So, it’s great that Agile can improve software development, but what the hell does that have to do with games?
To my mind, quite a lot, and on several different vectors.
First, there is *direct* overlap between games and agile as numerous people have been creating games to illustrate and teach the principles of agility. There are games like Cards for Agility that use existing game models to teach these ideas. There are learning games like the ones that you can find at Tasty Cupcake. Books like Gamestorming and Innovation Games take game ideas and apply them to solving business problems. There is a whole school of thought surrounding “Serious Games” (games with a purpose other than entertainment) and most of the conversations I hear out of that space have a lot of room for improvement on the game side. it’s a conversation we should be enthusiastically engaged in.
Second, Game Design is as much a discipline (and a business) as software design, and there are lessons that we can learn from the process. This may not be as relevant to the lone auteur, producing work in isolation, but if you are producing work with collaborators (editors, artists, other designers) and incorporating user feedback (play testing and actual play reports) then the patterns of your work may echo those of software development, and by extension, may benefit from the same agile tricks that help in those environs.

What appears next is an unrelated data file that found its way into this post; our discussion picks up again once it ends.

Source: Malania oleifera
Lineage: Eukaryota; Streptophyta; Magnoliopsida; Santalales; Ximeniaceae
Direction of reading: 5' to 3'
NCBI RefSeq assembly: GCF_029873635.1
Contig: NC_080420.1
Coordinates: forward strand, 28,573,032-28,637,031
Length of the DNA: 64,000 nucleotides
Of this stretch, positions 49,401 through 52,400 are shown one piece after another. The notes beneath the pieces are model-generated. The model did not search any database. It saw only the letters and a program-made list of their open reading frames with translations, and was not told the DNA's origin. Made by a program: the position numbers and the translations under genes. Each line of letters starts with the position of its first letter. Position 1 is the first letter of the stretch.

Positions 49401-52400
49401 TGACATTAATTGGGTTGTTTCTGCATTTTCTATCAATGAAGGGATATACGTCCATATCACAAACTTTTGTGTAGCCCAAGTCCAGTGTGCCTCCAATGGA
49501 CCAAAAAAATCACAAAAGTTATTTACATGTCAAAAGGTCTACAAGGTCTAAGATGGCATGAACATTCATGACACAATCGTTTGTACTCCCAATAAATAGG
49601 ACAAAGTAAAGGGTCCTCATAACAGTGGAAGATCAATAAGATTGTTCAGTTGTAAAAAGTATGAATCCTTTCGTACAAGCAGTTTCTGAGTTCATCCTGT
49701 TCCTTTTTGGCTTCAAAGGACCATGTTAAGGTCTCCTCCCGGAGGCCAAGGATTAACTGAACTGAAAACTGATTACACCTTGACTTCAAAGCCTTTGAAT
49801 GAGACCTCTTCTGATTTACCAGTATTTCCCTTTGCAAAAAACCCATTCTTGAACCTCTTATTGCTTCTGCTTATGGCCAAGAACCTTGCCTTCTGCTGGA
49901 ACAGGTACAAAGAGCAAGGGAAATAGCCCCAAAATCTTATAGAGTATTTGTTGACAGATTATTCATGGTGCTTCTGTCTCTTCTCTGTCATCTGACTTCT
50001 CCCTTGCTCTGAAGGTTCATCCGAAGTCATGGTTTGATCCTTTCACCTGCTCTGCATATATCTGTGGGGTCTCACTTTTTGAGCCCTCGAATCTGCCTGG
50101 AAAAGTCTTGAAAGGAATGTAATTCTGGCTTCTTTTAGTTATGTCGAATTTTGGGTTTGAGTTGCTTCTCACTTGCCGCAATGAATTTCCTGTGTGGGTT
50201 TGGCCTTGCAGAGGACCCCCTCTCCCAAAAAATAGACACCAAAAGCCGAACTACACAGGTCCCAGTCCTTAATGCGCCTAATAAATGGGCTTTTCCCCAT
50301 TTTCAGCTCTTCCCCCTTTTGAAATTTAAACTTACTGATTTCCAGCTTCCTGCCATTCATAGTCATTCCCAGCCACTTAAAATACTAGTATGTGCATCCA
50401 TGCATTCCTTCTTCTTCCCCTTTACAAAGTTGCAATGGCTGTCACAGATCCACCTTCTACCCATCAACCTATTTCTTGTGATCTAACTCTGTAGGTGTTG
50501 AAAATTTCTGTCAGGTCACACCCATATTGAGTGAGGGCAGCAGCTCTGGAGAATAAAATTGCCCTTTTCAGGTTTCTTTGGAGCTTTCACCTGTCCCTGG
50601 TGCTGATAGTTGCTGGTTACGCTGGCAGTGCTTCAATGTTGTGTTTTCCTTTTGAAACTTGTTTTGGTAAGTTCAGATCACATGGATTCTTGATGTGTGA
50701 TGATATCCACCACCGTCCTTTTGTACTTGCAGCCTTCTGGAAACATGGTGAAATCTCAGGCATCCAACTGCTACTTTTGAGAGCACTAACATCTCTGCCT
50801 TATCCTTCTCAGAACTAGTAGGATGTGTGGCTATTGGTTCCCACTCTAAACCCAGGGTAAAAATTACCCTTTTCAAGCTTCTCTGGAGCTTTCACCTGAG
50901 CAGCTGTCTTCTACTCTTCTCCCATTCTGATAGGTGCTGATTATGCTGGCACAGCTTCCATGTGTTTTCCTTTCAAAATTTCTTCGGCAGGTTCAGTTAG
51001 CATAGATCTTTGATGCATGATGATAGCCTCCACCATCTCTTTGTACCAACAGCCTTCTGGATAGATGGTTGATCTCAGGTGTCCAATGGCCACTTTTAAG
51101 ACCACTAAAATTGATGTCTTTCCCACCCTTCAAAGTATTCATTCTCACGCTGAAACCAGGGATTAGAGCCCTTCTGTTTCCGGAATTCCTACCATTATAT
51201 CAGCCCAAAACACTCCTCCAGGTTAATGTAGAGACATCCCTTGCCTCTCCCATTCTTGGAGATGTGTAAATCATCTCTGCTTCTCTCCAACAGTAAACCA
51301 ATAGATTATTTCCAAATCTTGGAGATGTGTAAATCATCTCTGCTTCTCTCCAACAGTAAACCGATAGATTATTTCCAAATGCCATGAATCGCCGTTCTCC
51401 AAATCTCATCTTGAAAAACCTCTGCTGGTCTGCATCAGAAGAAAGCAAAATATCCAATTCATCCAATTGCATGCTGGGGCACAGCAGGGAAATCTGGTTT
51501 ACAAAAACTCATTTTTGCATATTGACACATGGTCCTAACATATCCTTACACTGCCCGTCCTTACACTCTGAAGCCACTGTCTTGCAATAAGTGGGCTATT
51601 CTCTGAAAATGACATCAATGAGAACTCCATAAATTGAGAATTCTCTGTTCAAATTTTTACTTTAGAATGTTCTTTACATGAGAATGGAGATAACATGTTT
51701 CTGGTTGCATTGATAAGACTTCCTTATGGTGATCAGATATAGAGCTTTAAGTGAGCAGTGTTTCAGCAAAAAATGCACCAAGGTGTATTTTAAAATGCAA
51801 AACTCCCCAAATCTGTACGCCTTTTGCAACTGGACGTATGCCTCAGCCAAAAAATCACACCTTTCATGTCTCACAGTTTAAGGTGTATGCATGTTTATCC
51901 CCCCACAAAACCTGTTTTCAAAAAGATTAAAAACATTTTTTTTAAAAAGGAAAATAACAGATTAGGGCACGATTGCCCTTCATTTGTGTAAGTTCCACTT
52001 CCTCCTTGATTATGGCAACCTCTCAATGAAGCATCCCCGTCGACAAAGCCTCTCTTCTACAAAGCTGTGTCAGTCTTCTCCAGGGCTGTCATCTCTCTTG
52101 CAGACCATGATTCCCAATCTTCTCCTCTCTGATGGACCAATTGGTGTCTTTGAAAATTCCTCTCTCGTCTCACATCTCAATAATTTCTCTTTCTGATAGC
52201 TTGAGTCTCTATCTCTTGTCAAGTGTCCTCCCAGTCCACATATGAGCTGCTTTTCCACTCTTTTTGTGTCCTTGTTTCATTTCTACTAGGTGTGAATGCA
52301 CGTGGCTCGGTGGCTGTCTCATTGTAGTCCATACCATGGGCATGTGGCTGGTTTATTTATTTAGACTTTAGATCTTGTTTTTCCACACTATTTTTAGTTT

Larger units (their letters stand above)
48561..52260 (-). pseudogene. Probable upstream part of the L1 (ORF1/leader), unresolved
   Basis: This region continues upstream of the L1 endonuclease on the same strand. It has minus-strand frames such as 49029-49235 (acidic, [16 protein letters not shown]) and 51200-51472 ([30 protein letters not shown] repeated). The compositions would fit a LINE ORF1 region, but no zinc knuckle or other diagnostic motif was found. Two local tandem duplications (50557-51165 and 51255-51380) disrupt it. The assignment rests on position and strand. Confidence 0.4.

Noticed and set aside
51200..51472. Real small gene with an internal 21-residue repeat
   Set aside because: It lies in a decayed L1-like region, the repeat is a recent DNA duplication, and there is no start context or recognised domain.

Third, the actual *act* of gaming is often collaborative, iterative and continuously improving. if that doesn’t suggest a highly permeable membrane between these ideas, I’m not sure what would.
Great Agile articles!
For my most recent game, Cybertek, we have been using a Scrum methodology to develop the game. Cybertek is a Cyberpunk Fate Toolkit, and I am currently on the 4th scrum. I have backlog of elements that need to get worked into the game (examples include: Hacking rules, AI’s, SimStim, etc). Every two weeks, I playtest the game with my group. In between games, I select a number of elements from the backlog for the upcoming sprint. Then for the two weeks, I work on those elements, and the weekend of the game (we play on Sunday’s), I produce a PDF of the current, playable, version of the rules. Which I post to the Misdirected Mark community (https://goo.gl/kcQ3MK).
We then play, and as we identify changes or gaps in the existing rules, those go into the backlog, to be incorporated in future scrums. The backlog and the work on the current sprint is all managed in Trello.
So far the process has been excellent.